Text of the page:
by Aiden Wetterhan, Form III
2 min. read — May 5, 2021
The insatiable fires of the earth are the yearning of the breast and the desire for growth in near sanctity. They can only be quelled by each other. Two Troian boys were sent down the river Tiber by a lowly servant. This one was given the bident of Hades but struck with the trident on Poseidon. Therefore, Hades looked down upon the boys, and Poseidon cared for the two from Heaven on high. Not a hair of either boy was drowned. Poseidon intended to care for the two forever, but Hades had a grudge against the two. One night, propelled by the moon as a lunatic, Hades was moved to place a wolf by the bank of the river. The basket got caught in a basin of reads, and the boys crawled to meet the new soul. Poseidon, furious and spiteful, went to Zeus himself and told his plight. Zeus heard of the dilemma from both and remembered how he was taken advantage of by Thetis. Therefore, remembering his even older ties to Troy, he decided to save the lives of the two boys on that very day.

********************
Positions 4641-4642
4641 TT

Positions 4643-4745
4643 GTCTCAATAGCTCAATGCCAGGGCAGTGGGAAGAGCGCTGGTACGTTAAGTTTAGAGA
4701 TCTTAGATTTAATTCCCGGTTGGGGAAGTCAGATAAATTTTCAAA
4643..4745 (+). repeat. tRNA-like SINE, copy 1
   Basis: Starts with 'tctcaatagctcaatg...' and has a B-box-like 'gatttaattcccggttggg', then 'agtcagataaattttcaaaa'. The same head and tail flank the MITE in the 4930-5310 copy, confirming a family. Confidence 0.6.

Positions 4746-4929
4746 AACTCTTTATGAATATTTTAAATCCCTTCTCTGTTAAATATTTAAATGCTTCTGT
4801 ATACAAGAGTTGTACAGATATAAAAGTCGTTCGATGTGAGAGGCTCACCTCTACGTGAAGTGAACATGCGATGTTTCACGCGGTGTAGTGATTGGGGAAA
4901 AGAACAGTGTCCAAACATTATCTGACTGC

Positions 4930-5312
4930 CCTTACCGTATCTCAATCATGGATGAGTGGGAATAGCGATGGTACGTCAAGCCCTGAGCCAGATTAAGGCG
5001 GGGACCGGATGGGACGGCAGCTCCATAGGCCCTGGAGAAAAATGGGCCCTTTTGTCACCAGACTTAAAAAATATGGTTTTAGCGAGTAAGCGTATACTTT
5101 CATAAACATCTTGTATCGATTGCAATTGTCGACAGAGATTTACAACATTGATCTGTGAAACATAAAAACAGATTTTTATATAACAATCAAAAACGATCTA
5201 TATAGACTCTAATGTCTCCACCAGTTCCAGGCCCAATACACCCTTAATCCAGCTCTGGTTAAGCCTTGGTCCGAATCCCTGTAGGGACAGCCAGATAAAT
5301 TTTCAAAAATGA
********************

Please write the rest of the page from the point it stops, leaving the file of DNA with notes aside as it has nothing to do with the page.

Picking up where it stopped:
Hades was forsaken and threatened Zeus that he would unleash the dead. Zeus, a wise god, told Hades that the bear’s mama would find her child and exact her vengeance. Poseidon and Hades then left to their domains as the she-wolf found her cub next to the two boys. Zeus had manipulated the nature of the she-wolf and she overflowed with milk upon hearing the cries of the children. The boys were thus nurtured by the she-wolf until they grew to strength one day. They became men and yet did not act in the way of their wet nurse. Zeus then knew the two would do great things and gave them seven hills so that they might be closer to the gods. One was Romulus, the other Remus.